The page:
Area as Additive


With our Area as Additive lesson plan, students learn how to find the area of irregular shapes by breaking them into rectangles and using addition.

Included with this lesson are some adjustments or additions that you can make if you’d like, found in the “Options for Lesson” section of the Classroom Procedure page. One of the optional additions to this lesson is to have any more advanced students find the area of more advanced irregular shapes that need to be broken into several pieces

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What our Area as Additive lesson plan includes

Lesson Objectives and Overview: Area as Additive teaches students strategies for finding the area of rectangular figures that involve addition. At the end of the lesson, students will be able to find the area of rectangular figures by decomposing them into non-overlapping rectangles and then adding the parts. This lesson is for students in 3rd grade.

Classroom Procedure

Every lesson plan provides you with a classroom procedure page that outlines a step-by-step guide to follow. You do not have to follow the guide exactly. The guide helps you organize the lesson and details when to hand out worksheets. It also lists information in the blue box that you might find useful. You will find the lesson objectives, state standards, and number of class sessions the lesson should take to complete in this area. In addition, it describes the supplies you will need as well as what and how you need to prepare beforehand. For this lesson, the supplies you need are graph or grid paper, colored pencils or markers, and the handouts. To prepare for this lesson ahead of time, you can gather the materials and copy the handouts.

Options for Lesson

Included with this lesson is an “Options for Lesson” section that lists a number of suggestions for activities to add to the lesson or substitutions for the ones already in the lesson. One of the optional additions to this lesson is to have students create their own ideal park from their imagination, creating a key or labelling each part of their park. If you teach more advanced students, ask them to find the area of more advanced irregular shapes that they need to break into several pieces. If you’re looking for a hands-on activity, you could create irregular shapes, have students cut them out, and then cut out and measure the two rectangles to find the area.

Teacher Notes

The teacher notes page includes a paragraph with additional guidelines and things to think about as you begin to plan your lesson. It notes that students will need to be creative in thinking about these problems in a real-world context. This page also includes lines that you can use to add your own notes as you’re preparing for this lesson.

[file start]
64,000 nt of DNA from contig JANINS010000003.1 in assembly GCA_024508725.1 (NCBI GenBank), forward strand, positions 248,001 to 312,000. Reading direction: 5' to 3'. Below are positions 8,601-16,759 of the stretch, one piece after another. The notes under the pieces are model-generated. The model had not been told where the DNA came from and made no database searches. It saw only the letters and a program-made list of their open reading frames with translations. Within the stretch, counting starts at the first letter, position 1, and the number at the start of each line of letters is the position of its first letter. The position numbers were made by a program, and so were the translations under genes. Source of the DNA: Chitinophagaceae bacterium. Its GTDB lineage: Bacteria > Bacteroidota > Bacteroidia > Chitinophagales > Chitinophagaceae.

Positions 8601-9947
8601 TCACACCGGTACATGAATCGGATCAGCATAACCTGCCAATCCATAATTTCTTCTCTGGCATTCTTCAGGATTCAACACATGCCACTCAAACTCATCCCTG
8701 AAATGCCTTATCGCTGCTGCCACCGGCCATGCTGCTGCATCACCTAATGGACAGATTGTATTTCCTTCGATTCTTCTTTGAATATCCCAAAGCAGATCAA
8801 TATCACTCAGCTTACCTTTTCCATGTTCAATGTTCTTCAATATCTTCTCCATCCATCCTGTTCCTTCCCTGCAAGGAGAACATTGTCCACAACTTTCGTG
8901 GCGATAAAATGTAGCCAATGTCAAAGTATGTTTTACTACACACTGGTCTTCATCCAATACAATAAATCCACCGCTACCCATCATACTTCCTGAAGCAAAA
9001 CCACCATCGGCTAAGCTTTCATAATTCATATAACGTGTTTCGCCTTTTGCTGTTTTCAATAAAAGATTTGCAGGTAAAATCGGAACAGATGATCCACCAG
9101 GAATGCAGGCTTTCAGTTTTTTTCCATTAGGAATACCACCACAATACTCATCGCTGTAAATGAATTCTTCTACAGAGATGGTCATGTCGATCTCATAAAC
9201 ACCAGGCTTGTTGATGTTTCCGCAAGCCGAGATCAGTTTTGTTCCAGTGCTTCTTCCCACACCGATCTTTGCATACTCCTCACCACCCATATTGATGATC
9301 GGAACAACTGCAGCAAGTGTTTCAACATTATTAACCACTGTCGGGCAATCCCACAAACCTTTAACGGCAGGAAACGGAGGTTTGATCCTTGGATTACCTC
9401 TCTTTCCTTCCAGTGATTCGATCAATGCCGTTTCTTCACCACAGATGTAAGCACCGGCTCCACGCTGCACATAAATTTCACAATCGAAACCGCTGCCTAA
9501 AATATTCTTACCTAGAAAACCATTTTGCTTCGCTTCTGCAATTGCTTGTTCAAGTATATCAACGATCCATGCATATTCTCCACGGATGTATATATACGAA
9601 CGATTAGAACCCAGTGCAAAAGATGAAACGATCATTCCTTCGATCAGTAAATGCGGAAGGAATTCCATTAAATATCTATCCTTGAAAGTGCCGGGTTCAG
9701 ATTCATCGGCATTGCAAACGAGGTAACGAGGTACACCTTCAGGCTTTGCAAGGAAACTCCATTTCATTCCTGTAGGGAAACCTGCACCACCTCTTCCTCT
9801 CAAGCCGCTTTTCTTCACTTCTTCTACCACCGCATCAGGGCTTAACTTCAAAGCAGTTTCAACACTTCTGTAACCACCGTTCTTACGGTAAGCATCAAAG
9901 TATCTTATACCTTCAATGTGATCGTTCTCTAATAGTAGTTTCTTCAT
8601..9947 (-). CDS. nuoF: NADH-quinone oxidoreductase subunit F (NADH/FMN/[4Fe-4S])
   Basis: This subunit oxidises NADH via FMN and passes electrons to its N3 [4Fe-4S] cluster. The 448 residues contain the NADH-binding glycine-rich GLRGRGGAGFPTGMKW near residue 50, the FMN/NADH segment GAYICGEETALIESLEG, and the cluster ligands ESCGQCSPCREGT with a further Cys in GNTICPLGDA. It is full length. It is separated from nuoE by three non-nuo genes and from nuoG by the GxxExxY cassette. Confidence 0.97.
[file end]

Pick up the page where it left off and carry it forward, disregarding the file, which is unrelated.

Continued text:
Area as Additive

The Area as Additive lesson plan includes four pages of content. The lesson begins by suggesting that you can find the area of an irregular shape by splitting it into two regular shapes using horizontal or vertical lines (not diagonal). The lesson gives several examples of ways you could split up a specific irregular shape and outlines which way is best and which ways wouldn’t work. If you break an irregular shape into squares and rectangles, it makes it very easy to find the total area. All you have to do is find the area of each square or rectangle and add them together! For example, if you had an irregular shape that could be split into one square and one rectangle, and the area of the square was 4 and the area of the rectangle was 10, you would simply add 4 + 10 for an area of 14.

The lesson then reiterates how to use this method. First, draw horizontal or vertical lines to split your irregular shape into two rectangles or squares. Next, find the angle of each rectangle. Finally, add the areas together. The lesson then includes two more in-depth examples to illustrate this method.


The Area as Additive lesson plan includes three worksheets: an activity worksheet, a practice worksheet, and a homework assignment. You can refer to the guide on the classroom procedure page to determine when to hand out each worksheet.


For the activity worksheet, students will design a park. They will use graph paper to design a local park using the provided sizes for various elements of the park. For example, a small tree is 4 square units, while a playground is 70 square units. Each student must use at least five items and seven trees in their design.


The practice worksheet asks students to complete two short exercises. For the first, they will add either a horizontal or a vertical line to split each irregular shape into two rectangles. For the second, they will find the area of each irregular shape.


Like the practice worksheet, the homework assignment asks students to split irregular shapes into two rectangles and find the area of various irregular shapes.

Worksheet Answer Keys

This lesson plan includes answer keys for the practice worksheet and the homework assignment. If you choose to administer the lesson pages to your students via PDF, you will need to save a new file that omits these pages. Otherwise, you can simply print out the applicable pages and keep these as reference for yourself when grading assignments.

Additional information


3rd Grade



State Educational Standards


Lessons are aligned to meet the education objectives and goals of most states. For more information on your state objectives, contact your local Board of Education or Department of Education in your state.